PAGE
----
It took 19 years and thousands of miles traversed across the globe before alumna Robyn Schilling (BEd '92) and Gloria Irani-Patterson (BA '93) again crossed paths. And while the stories of their post University of Lethbridge lives took divergent routes, the former roommates shared a sense of discovery and willingness for adventure that eventually led them back together – in Johannesburg, South Africa.
Schilling's story began with a move away from Lethbridge shortly after graduating with a bachelor of education degree in spring 1992. Quickly finding work as a teacher, she spent the next 11 years of her life teaching high school business education, English and computer science in Dawson Creek, Courtenay and Vancouver, B.C. schools.
"In 2003, I was somewhat disillusioned with how things were with George Bush Jr. and the leadership of the United States and truly disillusioned with how little money I could use to travel on a B.C. teacher's salary that I decided to give international education a try," says Schilling.
After attending a job fair for international educational opportunities, she accepted a position at the American School of Bombay in Mumbai, India. For the next five years, Schilling taught computer science and implemented a one-to-one program for middle school students. She also worked towards her master's degree in educational leadership, attending The College of New Jersey's global graduate program for three summers in Mallorca, Spain.
Having worked her way up to become associate principal of the middle and high school, Schilling, with her master's degree in hand, was ready for another challenge and turned her gaze to South Africa.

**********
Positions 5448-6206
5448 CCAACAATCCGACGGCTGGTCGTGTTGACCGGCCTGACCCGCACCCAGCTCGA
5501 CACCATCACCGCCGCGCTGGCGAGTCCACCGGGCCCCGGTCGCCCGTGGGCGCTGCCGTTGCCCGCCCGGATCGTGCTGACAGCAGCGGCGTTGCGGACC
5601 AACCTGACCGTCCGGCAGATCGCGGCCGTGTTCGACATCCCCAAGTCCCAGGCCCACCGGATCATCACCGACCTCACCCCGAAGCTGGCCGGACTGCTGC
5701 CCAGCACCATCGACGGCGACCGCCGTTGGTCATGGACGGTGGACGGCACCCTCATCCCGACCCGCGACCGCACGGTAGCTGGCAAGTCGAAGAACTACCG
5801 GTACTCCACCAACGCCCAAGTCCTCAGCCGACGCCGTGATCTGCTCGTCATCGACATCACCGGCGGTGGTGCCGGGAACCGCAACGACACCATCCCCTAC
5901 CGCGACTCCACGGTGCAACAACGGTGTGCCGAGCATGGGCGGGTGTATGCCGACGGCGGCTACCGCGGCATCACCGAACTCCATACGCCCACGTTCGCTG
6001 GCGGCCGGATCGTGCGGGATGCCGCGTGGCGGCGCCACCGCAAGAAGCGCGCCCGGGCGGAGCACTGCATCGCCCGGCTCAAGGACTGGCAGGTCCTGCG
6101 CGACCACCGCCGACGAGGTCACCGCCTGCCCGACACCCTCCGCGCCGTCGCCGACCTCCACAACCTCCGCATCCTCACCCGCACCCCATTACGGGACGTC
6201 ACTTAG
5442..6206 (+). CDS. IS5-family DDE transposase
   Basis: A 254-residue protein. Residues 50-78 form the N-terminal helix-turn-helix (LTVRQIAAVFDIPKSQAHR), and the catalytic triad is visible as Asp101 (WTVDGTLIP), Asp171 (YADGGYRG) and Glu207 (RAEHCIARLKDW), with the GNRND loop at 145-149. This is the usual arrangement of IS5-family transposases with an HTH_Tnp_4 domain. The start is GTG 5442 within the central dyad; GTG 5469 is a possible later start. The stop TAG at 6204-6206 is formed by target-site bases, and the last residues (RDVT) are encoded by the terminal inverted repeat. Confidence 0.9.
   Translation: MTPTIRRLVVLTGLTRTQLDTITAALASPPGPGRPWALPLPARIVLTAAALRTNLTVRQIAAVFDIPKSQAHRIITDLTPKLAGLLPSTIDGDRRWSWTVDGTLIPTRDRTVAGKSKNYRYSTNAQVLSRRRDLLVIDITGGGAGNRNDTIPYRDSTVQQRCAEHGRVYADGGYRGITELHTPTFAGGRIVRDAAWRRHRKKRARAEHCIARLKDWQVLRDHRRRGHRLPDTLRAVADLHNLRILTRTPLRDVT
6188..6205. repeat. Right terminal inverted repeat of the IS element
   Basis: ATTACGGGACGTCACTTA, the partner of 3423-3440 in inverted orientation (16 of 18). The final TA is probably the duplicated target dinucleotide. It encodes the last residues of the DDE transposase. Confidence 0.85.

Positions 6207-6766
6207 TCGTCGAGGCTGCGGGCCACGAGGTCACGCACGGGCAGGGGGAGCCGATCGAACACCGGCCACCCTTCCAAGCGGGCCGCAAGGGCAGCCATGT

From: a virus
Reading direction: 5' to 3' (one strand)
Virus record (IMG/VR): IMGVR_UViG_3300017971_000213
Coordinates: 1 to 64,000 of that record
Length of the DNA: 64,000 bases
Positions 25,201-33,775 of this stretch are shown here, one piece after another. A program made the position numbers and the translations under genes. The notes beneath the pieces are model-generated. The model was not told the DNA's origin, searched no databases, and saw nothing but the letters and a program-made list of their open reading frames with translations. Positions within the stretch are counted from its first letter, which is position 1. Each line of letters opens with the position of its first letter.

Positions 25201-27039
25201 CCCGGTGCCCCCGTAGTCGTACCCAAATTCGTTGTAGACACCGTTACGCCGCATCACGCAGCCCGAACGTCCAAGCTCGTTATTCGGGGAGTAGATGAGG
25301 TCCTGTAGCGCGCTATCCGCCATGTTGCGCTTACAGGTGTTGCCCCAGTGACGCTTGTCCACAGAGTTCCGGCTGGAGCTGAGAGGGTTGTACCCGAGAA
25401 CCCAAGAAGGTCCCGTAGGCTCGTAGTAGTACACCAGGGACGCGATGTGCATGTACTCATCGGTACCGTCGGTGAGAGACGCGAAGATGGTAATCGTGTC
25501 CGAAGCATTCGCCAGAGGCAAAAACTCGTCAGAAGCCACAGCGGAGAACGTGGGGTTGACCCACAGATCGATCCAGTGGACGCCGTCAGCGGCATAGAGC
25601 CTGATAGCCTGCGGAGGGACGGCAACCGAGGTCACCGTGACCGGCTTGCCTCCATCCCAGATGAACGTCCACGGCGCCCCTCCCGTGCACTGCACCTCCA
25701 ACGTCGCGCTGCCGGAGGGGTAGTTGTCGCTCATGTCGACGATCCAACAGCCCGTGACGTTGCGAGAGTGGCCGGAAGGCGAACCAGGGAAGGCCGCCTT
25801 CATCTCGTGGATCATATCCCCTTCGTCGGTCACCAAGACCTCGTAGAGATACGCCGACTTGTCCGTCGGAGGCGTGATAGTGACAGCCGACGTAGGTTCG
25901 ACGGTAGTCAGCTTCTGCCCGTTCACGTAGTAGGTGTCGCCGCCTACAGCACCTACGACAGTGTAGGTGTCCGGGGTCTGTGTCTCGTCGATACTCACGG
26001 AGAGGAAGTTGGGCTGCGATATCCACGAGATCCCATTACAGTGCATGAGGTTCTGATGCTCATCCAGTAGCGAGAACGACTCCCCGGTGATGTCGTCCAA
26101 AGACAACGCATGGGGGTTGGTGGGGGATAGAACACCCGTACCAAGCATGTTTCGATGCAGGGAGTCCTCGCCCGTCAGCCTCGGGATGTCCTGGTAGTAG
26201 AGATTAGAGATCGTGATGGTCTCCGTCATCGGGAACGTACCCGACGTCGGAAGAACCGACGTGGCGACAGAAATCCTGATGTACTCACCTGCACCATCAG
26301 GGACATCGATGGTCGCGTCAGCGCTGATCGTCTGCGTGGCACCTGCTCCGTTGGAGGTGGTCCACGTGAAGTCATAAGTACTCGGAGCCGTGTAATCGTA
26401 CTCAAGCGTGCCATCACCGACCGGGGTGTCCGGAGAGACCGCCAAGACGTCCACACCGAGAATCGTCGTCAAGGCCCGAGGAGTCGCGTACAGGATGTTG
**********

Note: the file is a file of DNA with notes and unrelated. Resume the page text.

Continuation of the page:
In the meantime, Irani-Patterson had completed her bachelor's degree in English and entered the world of journalism. She finished a Cinema, Television, Stage and Radio Arts diploma at Calgary's Southern Alberta Institute for Technology and took up a position with CBC Newsworld-Calgary.
"After that, I worked for a couple flagship live television shows on ACCESS-The Education Station in Edmonton before I decided to go overseas for a year and tour Asia and the Caribbean," says Irani-Patterson.
In 1998, she returned to Canada and tackled a new challenge, finding work at a diamond mine in Canada's north. It was there she met here future husband and six years later, with a family started, the couple moved to Suriname, South America.
Two moves later (including a stint in Houston, Tex.), Irani-Patterson found herself walking down the tiled hallway of the American International School of Johannesburg (AISJ), wondering if South Africa was the right fit for her family.
"I was unsure of so many things," she says. "Are the kids going to be OK here? Am I going to be OK here? And then a thunderbolt of certainty hit me straight between the eyes. From behind me I heard a voice that I will never forget – Robyn Schilling – my roommate from the University of Lethbridge, now the middle school principal of AISJ."
It wasn't long before Irani-Patterson was ending her 10-year role as a stay-at-home mom and back in the workforce, alongside Schilling as the school's assistant to the activities coordinator.
Their relationship picked up virtually where it left off some 19 years previous, the shared experiences of their University of Lethbridge education having inspired the duo to boldly branch out and find their respective paths, all the while bringing them back together with an unbroken bond.
"Although it is still unclear to me why our paths have crossed again," says Irani-Patterson, "reuniting with Robyn has taught me that even though the world around me changes, and I embrace that change, the relationship I began with Robyn at the U of L is a familiar and comfortable beacon in my changing world."
This story first appeared in the June 2013 edition of the Legend. For a look at the full issue in a flipbook format, follow this link.